IRS hiring up to 700 new tax enforcement agents
Monday, May 09, 2016
The bad tax news is that your chances of being audited just went up a bit.
The good tax news is that if you're looking for a job with the Internal Revenue Service, the agency is hiring hundreds of new enforcement agents.
In an email sent to tax professionals last week, the IRS announced that it is accepting applications for a number of enforcement positions, potentially as many as 700, around the country. These will be the first significant hires in the enforcement area in more than five years.
Internal Revenue Service Commissioner John Koskinen, in a May 3 memo to workers, called it "a good development for our tax system."
700 possible IRS jobs: The job announcements will begin showing up today, Monday, May 9, at the IRS' online jobs site. The postings are expected to continue for several weeks.
The first groups of new hires will be for entry-level positions, mostly in the Small Business and Self-Employed (SB/SE) Division. That will be followed by higher-level jobs openings in SB/SE, Large Business and International, and Tax-Exempt and Government Entities divisions, as well as in the Office of Appeals. The second round of jobs will be in positions that crack down on taxpayers who ignore international tax laws, steal identities and concoct fraudulent refund schemes.
Overall, the IRS expects to fill between 600 and 700 posts in the enforcement areas. Salaries range from the entry-level GS-5 pay grade of around $28,000 a year to GS-7 openings with annual pay starting at $35,000 to GS-9 levels, which starts at almost $43,000 a year.
And don't forget about the benefits, like being able to tell your friends and family that you work for the IRS. Or not.
All joking aside, if you're looking for a job or career change, check out the new options.
Show me the hiring money: So how is the IRS, which the agency's chief is always telling us needs more money, come up with the cash to add up to hundreds of new workers?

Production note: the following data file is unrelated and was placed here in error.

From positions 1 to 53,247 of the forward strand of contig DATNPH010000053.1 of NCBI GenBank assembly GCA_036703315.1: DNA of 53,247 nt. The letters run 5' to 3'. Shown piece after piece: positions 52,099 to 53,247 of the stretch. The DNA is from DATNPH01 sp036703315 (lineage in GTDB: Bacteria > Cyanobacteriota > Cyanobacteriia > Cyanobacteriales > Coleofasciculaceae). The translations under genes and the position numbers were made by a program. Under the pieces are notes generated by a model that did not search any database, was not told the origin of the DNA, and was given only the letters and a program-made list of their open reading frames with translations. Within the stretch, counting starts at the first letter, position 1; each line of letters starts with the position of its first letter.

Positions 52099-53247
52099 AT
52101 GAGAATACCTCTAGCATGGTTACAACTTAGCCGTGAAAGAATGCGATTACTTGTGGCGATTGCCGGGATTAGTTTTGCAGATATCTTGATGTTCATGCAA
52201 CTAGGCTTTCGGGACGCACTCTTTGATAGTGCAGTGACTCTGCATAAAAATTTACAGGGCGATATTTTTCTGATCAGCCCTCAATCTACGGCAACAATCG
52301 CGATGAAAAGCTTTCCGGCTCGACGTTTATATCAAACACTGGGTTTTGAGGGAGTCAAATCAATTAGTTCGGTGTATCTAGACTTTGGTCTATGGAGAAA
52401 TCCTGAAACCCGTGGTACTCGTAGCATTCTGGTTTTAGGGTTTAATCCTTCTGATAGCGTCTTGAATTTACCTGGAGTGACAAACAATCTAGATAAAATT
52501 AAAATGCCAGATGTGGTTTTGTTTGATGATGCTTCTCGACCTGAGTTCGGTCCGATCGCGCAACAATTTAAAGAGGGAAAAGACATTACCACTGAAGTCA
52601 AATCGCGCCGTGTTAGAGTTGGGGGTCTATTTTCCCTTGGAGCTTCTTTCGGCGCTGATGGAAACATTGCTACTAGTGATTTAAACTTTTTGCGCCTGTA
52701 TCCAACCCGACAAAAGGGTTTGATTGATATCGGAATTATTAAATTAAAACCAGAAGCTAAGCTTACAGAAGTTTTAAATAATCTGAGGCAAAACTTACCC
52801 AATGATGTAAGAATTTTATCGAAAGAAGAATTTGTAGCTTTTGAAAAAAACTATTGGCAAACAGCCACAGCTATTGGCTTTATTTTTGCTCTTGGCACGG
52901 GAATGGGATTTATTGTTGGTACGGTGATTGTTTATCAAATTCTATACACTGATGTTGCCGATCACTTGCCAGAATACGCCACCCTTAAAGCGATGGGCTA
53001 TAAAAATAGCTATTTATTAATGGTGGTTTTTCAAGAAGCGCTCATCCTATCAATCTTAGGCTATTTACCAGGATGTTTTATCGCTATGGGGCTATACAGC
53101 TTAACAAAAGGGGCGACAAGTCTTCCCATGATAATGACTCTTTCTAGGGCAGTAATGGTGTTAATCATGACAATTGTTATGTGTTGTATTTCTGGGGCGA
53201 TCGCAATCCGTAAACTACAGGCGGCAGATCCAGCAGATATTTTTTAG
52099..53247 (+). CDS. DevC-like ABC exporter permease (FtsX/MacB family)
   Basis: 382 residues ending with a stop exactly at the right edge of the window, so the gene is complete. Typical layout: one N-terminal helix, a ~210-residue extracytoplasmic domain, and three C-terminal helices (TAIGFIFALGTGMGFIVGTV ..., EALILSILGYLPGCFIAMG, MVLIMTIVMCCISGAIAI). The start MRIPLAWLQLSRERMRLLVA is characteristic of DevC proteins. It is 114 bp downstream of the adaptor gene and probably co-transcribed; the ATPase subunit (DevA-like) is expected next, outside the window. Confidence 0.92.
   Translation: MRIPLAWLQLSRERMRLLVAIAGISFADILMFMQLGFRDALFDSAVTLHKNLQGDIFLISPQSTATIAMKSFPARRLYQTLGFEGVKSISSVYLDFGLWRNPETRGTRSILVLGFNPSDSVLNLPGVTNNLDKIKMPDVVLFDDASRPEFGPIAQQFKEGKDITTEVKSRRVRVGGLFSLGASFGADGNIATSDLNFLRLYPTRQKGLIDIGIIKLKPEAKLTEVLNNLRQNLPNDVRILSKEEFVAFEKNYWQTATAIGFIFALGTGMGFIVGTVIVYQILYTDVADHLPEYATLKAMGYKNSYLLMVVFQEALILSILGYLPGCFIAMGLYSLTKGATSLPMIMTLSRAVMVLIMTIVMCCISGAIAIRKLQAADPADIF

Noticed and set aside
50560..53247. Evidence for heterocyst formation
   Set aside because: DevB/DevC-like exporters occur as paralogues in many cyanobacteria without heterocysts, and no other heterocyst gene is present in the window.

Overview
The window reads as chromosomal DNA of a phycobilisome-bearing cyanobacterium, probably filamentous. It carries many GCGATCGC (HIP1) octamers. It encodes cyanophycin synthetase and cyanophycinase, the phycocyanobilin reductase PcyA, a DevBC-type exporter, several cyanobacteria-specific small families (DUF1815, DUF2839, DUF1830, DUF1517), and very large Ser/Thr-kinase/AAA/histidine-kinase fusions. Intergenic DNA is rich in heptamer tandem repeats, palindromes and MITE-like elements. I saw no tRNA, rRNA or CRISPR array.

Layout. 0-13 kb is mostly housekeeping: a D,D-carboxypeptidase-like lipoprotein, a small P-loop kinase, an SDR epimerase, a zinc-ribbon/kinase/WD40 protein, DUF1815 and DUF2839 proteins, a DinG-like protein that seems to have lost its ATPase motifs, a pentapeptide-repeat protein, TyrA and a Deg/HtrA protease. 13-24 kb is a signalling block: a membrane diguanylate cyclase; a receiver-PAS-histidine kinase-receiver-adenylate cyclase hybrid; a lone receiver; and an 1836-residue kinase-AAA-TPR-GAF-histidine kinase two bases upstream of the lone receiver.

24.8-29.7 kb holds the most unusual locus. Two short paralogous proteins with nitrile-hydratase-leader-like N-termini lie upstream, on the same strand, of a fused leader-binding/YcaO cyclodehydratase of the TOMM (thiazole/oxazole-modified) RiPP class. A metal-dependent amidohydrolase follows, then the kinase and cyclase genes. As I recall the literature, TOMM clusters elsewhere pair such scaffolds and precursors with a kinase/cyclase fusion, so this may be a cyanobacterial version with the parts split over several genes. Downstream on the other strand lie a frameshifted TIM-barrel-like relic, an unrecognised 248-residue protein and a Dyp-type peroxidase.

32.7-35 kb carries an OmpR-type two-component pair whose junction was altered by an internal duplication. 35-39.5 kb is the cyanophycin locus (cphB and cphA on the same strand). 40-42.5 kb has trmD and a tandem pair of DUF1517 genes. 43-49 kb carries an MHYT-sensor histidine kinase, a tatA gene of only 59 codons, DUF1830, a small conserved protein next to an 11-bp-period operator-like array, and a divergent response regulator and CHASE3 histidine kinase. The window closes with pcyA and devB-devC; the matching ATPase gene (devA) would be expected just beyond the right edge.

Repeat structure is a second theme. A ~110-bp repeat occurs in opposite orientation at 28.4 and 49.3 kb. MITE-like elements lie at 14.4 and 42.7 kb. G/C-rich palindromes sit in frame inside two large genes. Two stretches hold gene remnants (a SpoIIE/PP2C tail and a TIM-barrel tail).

In his message to IRS workers, Koskinen reiterated the agency's continuing budget struggles and its effect on the workforce:
"As we continue to operate with a constrained budget, an area of concern for all of us remains the significant decline in the number of employees across the IRS. With our budget down more than $900 million since 2010, there are unmet needs across the IRS and there have been few opportunities to hire new employees during the last six years."
This year, however, Koskinen told his workers that "we've determined that we have the resources available to hire these employees as a result of the rate of attrition in enforcement and your continuing dedication to find inefficiencies to help us with the budget."
The new jobs, added the commissioner, "will help fill key gaps" and the ability to hire new workers is "an important step in the right direction."
So, as always, take care with your tax return. You don't want to give the new, probably very enthusiastic IRS workers any reason to take a closer look at your 1040.
If you happen to land one of the new IRS jobs, congratulations.
And if an IRS gig doesn't work out, keep looking. And remember, your job search expenses might be tax deductible.
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